ERBB2 mutation was detected in 8 (2.8%) of 284 patients with NSCLC and none of 40 patients with SCLC or 85 with thymic malignancy. Of seven evaluable patients who received lapatinib, consisting of six with NSCLC and one with SCLC, none had objective response.
PIK3CA mutations were found in 11 (3.9%) of 285 patients with NSCLC, 4 (8.5%) of 47 with SCLC, and 2 (2.4%) of 85 patients with thymic malignancy. PIK3CA amplification was found in 2 (11.1%) of 18 patients with NSCLC. Mutations in AKT1 were found in 1 (0.4%) of 283 NSCLC patients and 1 (2.2%) of 45 with SCLC. PTEN mutations were found in 8 (4.4%) of 181 patients with NSCLC and 2 (9.5%) of 21 with SCLC. Among seven evaluable patients, consisting of four with NSCLC, two with SCLC, and one with thymic malignancy, no responses to MK2206 were observed.
KIT mutations were found in none of 269 patients with NSCLC, 1 (2.6%) of 38 with SCLC, and 4 (4.7%) of 85 patients with thymic malignancy. PDGFRA mutations were found in 1 (1.2%) of 85 patients with thymic malignancy and in none of 103 NSCLC patients or 23 SCLC patients. PDGFRA amplifications were found in 5 (12.8%) of 39 NSCLC patients and in none of 3 SCLC patients or 7 thymic malignancy patients. Among three evaluable patients, consisting of two with NSCLC and one with thymic malignancy, no responses to sunitinib were observed.
Among other genetic abnormalities, rearrangements in ALK were found in 29 (8.7%) of 335 patients with NSCLC and in none of 19 SCLC patients or 86 with thymic malignancy.
Survival in NSCLC by Molecular Group
Survival differences according to molecularly defined subgroups were observed among patients with NSCLC: patients with EGFR mutations had a median survival of 3.51 years, followed by 2.94 years in those with ALK rearrangements, 2.3 years in those with KRAS mutations, 2.17 years in those with other genetic abnormalities, and 1.85 years in those with no actionable mutation.
The investigators concluded: “This basket trial design was not feasible for many of the arms with rare mutations, but it allowed the study of the genetics of less common malignancies.”
They noted: “[A]lthough it was feasible to enroll a large number of patients and perform molecular profiling analyses at a high success rate in an innovative basket trial, the CUSTOM design seems to be unfeasible in its current form given the rarity of the selected genetic abnormalities in the populations under study. New basket trial designs should consider including a larger number of institutions and an adaptive design to successfully conduct such studies.” ■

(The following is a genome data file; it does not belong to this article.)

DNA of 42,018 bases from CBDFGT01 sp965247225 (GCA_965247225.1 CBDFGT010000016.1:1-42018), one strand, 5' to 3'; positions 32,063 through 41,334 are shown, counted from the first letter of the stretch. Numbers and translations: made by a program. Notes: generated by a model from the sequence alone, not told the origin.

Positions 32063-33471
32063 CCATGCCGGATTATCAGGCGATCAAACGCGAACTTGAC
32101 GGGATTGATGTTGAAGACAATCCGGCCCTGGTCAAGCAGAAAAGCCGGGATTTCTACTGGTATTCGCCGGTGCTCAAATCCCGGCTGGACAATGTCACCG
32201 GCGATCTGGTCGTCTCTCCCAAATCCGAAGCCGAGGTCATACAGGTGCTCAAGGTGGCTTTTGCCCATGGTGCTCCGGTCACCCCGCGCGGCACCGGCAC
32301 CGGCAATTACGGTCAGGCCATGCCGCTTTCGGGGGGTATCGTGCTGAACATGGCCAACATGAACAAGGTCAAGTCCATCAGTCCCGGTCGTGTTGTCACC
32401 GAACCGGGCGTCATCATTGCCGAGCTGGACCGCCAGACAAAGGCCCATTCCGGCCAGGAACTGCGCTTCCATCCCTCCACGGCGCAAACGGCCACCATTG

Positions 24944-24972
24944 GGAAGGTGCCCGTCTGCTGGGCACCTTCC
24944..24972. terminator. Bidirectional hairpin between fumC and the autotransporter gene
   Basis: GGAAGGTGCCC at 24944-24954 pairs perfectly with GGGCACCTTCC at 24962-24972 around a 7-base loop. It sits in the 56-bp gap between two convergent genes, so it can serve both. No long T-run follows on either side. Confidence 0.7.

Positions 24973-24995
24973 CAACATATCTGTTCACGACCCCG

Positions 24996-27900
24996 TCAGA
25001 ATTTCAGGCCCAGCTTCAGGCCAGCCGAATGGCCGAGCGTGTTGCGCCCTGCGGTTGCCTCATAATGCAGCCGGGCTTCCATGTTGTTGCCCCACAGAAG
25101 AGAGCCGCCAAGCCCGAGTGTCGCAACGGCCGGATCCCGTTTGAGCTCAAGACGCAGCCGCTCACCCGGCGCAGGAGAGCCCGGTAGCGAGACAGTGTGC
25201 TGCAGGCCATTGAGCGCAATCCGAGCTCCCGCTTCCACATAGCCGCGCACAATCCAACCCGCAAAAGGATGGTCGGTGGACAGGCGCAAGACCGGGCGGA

Disclosure: The study was supported by the Cancer Therapy Evaluation Program at the National Cancer Institute under a collaborative research and development agreement with the study drug manufacturers AstraZeneca (selumetinib), Genentech/OSI Pharmaceuticals (erlotinib), GlaxoSmithKline (lapatinib), and Merck (MK2206). Funding for the companion research study Personalized Cancer Medicine Registry was provided by Novartis. For full disclosures of the study authors, visit jco.ascopubs.org.
1. Lopez-Chavez A, Thomas A, Rajan A, et al: Molecular profiling and targeted therapy for advanced thoracic malignancies: A biomarker-derived, multiarm, multihistology phase II basket trial. J Clin Oncol 33:1000-1007, 2015.
Amanda J. Redig, MD, PhD, of Dana-Farber Cancer Institute, and Pasi A. Jänne, MD, PhD, of Harvard Medical School and Dana-Farber Cancer Institute, discuss basket trials and the evolution of clinical trial design.
The recently published results of the CUSTOM (Molecular Profiling and Targeted Therapies in Advanced Thoracic Malignancies) trial, reviewed in this issue of The ASCO Post, describe a basket trial focused on identifying molecular biomarkers in advanced non–small cell lung cancer (NSCLC), small...